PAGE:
Photo: BEBERT BRUNO/REX USA.
It’s been an interesting summer for those of us with lady parts. We’ve been told our rights are less important than those of fetuses and corporations. It's been decided that we are officially bangable after the ripe old age of 42 (hey, thanks!). And, we've had to explain once again what running/hitting/throwing like a girl really means. But, a couple of weeks ago, while those of us on the front lines of present-day womanhood were doing our best to banish creepy uncle Robin Thicke back to his conversion van, a group of tomorrow’s movers-and-shakers were working on their long game.
Tucked away in a handful of classrooms in Austin, TX, 20 girls between the ages of 14 and 18 spent the last two weeks of June at Amy Poehler’s Smart Girls Summer Camp, hosted by the eponymous online community helmed by none other than Leslie Knope’s alter ego.
Poehler and producer Meredith Walker founded the Smart Girls website a couple of years ago to give young women a positive environment online where they could celebrate, well, being smart. This summer, the site’s staff partnered with a nonprofit group called Creative Action to put together the most badass girls’ summer camp they could think of. Eschewing macramé and marshmallows in favor of social good, the camp put an announcement online and gathered together the first 20 girls who signed for two weeks of rabble-rousing.
Given a handful of social and environmental issues to choose from, the campers narrowed their fields of focus to two concepts: conscious connectivity and misogyny. Once they chose their activism topics, they were presented with an array of expressive options: theater, dance, graphic design, film, stop-motion animation, and improv. Then, they spent their days immersed in their creative disciplines. The end result: a rad final showcase for family and friends, which was later partially shared online for the world to see.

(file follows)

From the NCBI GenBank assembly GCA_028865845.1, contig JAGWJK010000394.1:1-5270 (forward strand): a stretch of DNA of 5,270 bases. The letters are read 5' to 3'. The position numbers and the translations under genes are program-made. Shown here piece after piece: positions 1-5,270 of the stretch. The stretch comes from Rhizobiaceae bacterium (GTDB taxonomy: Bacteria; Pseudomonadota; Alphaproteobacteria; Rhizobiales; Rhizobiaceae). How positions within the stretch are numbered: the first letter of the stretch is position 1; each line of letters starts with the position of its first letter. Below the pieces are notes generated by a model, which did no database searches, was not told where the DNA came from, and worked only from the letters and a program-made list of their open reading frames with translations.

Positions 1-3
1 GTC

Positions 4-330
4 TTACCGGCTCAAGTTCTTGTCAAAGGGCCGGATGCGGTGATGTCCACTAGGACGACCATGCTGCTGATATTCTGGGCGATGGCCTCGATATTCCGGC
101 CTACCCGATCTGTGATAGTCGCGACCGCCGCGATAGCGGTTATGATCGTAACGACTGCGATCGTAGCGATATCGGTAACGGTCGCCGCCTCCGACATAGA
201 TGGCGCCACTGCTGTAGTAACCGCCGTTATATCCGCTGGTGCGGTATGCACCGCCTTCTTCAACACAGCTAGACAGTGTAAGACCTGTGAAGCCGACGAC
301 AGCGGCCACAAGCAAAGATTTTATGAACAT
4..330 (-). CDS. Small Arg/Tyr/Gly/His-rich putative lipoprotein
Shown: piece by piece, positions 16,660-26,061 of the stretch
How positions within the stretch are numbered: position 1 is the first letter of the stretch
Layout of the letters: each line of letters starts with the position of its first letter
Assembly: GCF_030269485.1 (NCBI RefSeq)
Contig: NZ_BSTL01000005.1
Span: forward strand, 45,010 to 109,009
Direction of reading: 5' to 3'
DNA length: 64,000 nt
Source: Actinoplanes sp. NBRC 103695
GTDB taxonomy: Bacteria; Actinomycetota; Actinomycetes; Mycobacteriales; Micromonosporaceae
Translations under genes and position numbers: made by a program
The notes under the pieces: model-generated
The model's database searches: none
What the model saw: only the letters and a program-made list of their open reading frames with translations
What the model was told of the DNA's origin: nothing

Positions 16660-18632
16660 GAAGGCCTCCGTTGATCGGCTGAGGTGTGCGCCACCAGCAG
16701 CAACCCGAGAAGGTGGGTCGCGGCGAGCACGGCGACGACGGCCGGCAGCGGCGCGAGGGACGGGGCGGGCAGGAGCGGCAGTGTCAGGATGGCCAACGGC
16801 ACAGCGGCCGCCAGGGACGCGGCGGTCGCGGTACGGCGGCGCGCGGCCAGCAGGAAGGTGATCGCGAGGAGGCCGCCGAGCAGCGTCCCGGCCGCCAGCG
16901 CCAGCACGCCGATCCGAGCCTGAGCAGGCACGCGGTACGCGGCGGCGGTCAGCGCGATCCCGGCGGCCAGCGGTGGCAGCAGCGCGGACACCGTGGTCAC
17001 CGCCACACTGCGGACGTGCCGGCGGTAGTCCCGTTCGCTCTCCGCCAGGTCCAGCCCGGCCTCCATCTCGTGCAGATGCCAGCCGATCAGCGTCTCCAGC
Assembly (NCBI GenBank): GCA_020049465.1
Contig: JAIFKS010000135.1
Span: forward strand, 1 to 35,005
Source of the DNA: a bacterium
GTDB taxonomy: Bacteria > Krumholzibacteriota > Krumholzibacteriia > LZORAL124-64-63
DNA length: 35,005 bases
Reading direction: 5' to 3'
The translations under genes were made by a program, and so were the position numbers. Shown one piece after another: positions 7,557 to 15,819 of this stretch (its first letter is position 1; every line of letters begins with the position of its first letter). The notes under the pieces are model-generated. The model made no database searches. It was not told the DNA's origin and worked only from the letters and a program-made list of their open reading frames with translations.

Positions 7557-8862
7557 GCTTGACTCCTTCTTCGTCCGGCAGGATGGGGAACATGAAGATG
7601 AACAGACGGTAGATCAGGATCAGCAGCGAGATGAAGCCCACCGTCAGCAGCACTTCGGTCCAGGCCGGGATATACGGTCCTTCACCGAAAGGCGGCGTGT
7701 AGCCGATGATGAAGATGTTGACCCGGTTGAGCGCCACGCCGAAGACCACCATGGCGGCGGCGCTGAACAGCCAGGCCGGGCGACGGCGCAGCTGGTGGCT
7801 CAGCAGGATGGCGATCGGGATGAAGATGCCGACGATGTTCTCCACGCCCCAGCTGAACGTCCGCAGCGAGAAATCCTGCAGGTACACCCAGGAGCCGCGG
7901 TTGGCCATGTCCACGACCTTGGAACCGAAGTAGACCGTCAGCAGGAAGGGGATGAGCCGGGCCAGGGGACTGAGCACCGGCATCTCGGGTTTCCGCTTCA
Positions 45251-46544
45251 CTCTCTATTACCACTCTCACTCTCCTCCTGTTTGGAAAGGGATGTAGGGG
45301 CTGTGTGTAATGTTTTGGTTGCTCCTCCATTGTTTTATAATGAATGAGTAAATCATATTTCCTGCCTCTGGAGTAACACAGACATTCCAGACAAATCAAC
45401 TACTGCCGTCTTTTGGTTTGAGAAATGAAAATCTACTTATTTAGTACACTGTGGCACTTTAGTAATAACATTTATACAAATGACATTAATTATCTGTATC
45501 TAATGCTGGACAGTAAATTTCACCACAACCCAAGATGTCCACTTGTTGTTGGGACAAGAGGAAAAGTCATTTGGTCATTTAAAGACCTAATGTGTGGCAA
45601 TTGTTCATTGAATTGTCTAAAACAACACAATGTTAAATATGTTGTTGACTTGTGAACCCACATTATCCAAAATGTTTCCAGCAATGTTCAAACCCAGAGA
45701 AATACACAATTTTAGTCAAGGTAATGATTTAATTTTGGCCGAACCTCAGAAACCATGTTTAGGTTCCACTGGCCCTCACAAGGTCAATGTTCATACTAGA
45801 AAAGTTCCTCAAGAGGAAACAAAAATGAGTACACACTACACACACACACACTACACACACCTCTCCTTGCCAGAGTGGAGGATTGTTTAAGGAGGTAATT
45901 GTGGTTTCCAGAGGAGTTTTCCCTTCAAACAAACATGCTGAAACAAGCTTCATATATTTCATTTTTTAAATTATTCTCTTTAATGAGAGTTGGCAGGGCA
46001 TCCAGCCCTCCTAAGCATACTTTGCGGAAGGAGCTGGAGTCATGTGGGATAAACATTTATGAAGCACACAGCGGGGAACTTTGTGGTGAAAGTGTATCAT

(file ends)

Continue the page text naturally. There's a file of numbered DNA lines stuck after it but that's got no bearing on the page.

Presented in two parts, the showcase first focused on the theme “We Are All Affected,” the highlight of which was a stop-motion animated film produced by 10 of the campers. It explored the impact endangered species have on the lives of humans, from Austin’s own beloved Barton Springs salamander to the impact of the population decline of the honeybee on the global food supply. Heavy stuff for summer camp, sure. But, they managed to maintain their sense of humor, with a Winnie the Pooh shout-out and a salamander wearing sunglasses. Poetry readings about self-esteem and a theatrical dance expressing frustration with society's beauty standards rounded out the evening. And, a Q&A with the audience gave friends and family a chance to offer their own ideas about how they could personally get involved to tackle the problems presented.
During the second act, another 10 campers stepped forward and pitched their ideas for three new television series — one comedy, one drama, and one reality show — with strong female protagonists. The theme? “Create The She That You Want To See.” But, this wasn’t just any old project — they’d been guided by Smart Girls cofounder Meredith Walker, who knows a thing or two about making television. Walker’s credits include work as a talent executive at Saturday Night Live and a producer at Nick News with Linda Ellerbee. Lately, for the benefit of Smart Girls’ followers, she’s been hosting Google hangouts with the likes of COSMOS: A Spacetime Odyssey executive producer Ann Druyan and health-food wunderkind Haile Thomas, brainstorming ways for girls and women of all ages to, you know, run shit.
“I want this kind of experience to be available for us at every stage of life,” she told me after the showcase. “That’s why we’re putting the camp online.”
And, so they did, and it’s not just for kids anymore.
Smart Girls marketing director Ashley Kuske says plans are under way to expand the IRL camp to more cities in the future. The goal, she says, is to inspire campers to change the world by being themselves. In the meantime, the rest of us kids (at heart) can download a camp kit and make a dent of our own.
Dive — virtually, at least — into Smart Girls Summer Camp here.